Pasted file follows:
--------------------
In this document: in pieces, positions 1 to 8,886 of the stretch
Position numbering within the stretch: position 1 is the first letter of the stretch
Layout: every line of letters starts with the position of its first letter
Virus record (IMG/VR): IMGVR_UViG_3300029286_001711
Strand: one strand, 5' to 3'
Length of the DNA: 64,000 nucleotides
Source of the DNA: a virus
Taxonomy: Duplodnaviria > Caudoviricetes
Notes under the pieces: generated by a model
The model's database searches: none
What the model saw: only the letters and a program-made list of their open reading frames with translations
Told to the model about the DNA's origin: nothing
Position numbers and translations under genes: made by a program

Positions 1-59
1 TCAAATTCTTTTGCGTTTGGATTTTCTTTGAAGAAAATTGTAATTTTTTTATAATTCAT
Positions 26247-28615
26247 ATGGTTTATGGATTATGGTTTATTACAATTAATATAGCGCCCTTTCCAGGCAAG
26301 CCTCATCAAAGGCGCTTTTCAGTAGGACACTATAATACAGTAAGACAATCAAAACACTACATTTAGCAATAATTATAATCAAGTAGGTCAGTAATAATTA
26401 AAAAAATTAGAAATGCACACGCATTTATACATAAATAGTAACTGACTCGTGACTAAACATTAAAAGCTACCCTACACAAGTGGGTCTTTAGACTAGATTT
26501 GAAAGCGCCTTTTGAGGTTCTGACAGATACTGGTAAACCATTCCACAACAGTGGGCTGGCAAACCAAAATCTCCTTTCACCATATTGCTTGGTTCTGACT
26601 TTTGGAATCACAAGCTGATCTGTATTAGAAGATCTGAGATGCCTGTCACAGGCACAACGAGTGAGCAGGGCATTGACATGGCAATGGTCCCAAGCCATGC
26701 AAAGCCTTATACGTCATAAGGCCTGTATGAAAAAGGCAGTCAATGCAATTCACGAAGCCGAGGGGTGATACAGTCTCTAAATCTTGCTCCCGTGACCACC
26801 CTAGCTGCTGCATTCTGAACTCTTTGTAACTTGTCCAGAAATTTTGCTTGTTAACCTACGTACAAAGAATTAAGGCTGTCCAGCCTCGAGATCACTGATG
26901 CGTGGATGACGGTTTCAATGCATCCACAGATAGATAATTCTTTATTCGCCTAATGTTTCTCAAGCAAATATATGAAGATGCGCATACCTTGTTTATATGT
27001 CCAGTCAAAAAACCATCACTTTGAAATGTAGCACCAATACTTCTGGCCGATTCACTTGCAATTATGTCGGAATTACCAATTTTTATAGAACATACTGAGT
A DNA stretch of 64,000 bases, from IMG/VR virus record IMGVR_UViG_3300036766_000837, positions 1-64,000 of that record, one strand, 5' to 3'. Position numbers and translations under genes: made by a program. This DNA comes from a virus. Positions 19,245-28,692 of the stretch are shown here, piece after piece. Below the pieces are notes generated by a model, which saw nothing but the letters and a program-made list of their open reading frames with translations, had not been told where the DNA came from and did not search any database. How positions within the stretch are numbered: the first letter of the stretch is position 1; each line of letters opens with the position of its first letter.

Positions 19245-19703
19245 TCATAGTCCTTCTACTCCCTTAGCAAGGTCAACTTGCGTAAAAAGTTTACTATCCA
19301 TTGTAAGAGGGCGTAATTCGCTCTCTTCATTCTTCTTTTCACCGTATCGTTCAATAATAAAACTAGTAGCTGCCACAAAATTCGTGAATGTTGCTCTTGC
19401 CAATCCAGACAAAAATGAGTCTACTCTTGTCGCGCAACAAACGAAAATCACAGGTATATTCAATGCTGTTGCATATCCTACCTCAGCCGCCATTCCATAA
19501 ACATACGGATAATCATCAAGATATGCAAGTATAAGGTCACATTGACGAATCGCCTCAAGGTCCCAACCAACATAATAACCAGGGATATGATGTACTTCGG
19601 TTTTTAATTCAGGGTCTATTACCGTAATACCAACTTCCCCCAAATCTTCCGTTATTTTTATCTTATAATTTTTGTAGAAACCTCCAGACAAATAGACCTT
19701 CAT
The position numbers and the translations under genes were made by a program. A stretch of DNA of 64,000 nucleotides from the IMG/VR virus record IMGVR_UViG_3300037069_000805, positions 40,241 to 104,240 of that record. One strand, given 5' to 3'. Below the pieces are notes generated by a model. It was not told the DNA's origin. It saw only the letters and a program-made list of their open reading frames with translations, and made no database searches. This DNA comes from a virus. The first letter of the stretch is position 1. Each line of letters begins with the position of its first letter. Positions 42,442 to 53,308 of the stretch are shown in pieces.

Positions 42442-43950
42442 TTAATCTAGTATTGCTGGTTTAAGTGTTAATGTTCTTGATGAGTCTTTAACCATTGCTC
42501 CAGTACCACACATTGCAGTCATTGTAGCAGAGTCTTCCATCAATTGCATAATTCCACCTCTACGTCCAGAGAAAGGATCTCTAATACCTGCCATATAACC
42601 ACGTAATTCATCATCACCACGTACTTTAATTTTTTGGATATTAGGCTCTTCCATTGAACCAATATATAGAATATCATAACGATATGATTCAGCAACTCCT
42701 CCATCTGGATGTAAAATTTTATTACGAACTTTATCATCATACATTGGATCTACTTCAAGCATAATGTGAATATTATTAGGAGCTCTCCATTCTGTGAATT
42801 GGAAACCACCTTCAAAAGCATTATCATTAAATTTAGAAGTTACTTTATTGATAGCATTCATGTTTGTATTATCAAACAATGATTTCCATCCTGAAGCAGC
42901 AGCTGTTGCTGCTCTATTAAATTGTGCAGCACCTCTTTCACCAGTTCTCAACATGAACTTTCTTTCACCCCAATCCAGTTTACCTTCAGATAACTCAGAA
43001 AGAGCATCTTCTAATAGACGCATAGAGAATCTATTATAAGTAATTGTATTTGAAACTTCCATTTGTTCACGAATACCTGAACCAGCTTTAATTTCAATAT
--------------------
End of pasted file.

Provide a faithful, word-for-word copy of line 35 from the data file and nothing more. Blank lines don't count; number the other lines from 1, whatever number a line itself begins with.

Positions 42442-43950